Cash crunch sidetracked company last yearUltrasound developer NeoVision appears to be back in the saddleafter a cash-flow crunch last year forced the company to retoolits product development schedule. The Seattle company took advantageof the
Ultrasound developer NeoVision appears to be back in the saddleafter a cash-flow crunch last year forced the company to retoolits product development schedule. The Seattle company took advantageof the American College of Surgeons meeting in San Francisco thismonth to debut its lead product, Sonopsy, as well as a new marketingrelationship with interventional device firm U.S. Surgical.
NeoVision appeared on the medical imaging scene two years agowith Mammography Medical Fusion (MMF), a 3-D imaging device thatcombines a mammography system with an ultrasound scanner and real-timeultrasound-guided needle breast biopsy (SCAN 9/28/94). The firmhad hoped to have the product on the market by 1995, but was sidetrackedwhen it ran out of financing last year, according to presidentand CEO Peter Crosby.
NeoVision got back on its feet earlier this year thanks toa private stock placement, and in September hired Crosby, whowas chief executive of Australian ultrasound vendor Ausonics inthe late 1980s. Prior to joining NeoVision, he worked for pacemakercompany Telectronics Pacing Systems of Denver.
As part of NeoVision's new strategy, the company renamed MMFas Synopsis, and moved it further back in the product developmentpipeline due to the complexity involved in integrating mammographyand ultrasound images. The company's lead product now is Sonopsy,which was shown as a work-in-progress at the ACS meeting.
Sonopsy employs the same ultrasound scanner that is used inSynopsis, but dispenses with the mammography system. Sonopsy isdesigned for breast imaging and biopsy guidance through 3-D andreal-time ultrasound imaging. The ultrasound scanner used in bothSonopsy and Synopsis is a gray-scale system designed by NeoVision.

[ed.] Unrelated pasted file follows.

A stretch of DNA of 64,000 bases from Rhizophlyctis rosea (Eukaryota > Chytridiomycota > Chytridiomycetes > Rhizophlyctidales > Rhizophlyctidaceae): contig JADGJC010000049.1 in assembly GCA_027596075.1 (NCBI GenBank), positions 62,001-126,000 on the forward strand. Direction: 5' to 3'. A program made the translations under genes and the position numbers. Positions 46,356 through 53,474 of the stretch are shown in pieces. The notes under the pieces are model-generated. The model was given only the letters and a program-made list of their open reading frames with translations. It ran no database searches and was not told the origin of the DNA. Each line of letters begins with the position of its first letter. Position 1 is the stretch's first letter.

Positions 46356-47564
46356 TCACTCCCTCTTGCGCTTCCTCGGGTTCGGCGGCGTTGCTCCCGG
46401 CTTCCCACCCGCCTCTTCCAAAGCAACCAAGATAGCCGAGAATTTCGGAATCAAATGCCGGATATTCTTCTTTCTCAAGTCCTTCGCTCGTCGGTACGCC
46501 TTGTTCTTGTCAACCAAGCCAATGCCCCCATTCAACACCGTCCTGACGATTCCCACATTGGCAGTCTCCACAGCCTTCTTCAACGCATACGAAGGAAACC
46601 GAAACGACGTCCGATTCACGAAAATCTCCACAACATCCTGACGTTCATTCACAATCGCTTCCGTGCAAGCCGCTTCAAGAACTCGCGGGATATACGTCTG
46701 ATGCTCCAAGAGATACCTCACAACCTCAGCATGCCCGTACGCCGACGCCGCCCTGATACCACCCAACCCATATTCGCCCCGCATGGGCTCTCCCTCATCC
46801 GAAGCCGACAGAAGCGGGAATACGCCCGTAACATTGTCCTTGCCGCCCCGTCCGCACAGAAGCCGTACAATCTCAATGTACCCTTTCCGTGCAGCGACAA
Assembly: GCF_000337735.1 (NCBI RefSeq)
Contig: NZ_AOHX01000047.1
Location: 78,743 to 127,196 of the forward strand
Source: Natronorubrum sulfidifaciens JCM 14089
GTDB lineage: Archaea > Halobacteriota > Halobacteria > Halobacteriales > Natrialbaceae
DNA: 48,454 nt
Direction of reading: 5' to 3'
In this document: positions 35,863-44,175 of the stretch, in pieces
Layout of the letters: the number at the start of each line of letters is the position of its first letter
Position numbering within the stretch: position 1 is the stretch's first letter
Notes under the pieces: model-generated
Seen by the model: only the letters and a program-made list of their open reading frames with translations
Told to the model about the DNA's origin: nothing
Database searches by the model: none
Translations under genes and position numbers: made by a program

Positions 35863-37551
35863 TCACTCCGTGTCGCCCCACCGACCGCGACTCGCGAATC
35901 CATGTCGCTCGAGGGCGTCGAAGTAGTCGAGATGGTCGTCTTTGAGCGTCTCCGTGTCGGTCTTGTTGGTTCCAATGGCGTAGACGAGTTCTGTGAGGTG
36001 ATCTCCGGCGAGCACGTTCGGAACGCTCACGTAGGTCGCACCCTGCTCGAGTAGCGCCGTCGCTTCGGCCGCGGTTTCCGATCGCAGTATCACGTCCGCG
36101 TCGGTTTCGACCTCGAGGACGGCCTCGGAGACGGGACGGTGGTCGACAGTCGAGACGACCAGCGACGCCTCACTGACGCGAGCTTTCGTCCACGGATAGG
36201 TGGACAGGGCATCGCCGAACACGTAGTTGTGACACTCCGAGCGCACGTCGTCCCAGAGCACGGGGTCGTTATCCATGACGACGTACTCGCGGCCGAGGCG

Patients imaged with Sonopsy are seated and lean against apadded gantry that incorporates a breast compression paddle, abiopsy gun, and an ultrasound transducer, shaped like a flat plate,on which the patient's breast rests. Like mammography systems,Sonopsy uses compression to immobilize the breast while generatingmultiple slices of ultrasound data that are reconstructed into3-D images. Sonopsy employs a 6 to 9-MHz broadband annular arraytransducer, which is better for 3-D image reconstruction thana linear array, Crosby said.
Using compression gives Sonopsy advantages over freehand ultrasound-guidedbiopsy techniques, according to Crosby.
"Because the breast is held in compression, you don'tneed to stabilize it in the same way that you do with hand-heldultrasound," he said. "Because the image generationis in multiple slices, you don't have the challenge of correlatingthe image on a screen with where your hand is pointing in space,as you do with hand-held ultrasound."
Sonopsy generates a 3-D ultrasound image that can be correlatedwith a standard x-ray mammogram. If a lesion is determined tobe suspicious, clinicians can use the system to provide real-timeultrasound guidance to place biopsy needles.
This is where U.S. Surgical comes in. The Norwalk, CT, companywill work with NeoVision to adapt its Advanced Breast Biopsy Instrumentation(ABBI) system to Sonopsy, and has sales and marketing rights forSonopsy systems that are sold with the ABBI devices.
NeoVision retains rights to sell Sonopsy systems without ABBI,and it will use a network of dealers and distributors to marketthe product. The company has received 510(k) clearance for Sonopsy,but must finalize ultrasound power measurement data before itcan begin shipping, Crosby said. NeoVision will follow its ACSdebut with an exhibit at the Radiological Society of North Americameeting, the first time the company has participated in the Chicagoconference.
NeoVision plans to emphasize the benefits of ultrasound-guidedbiopsy over x-ray-guided techniques, including digital spot mammographysystems.
"The advantages of ultrasound over x-ray is that ultrasoundis real-time, while x-ray is snapshot," Crosby said. "Evenwith the digital systems, (x-ray) is still fairly slow."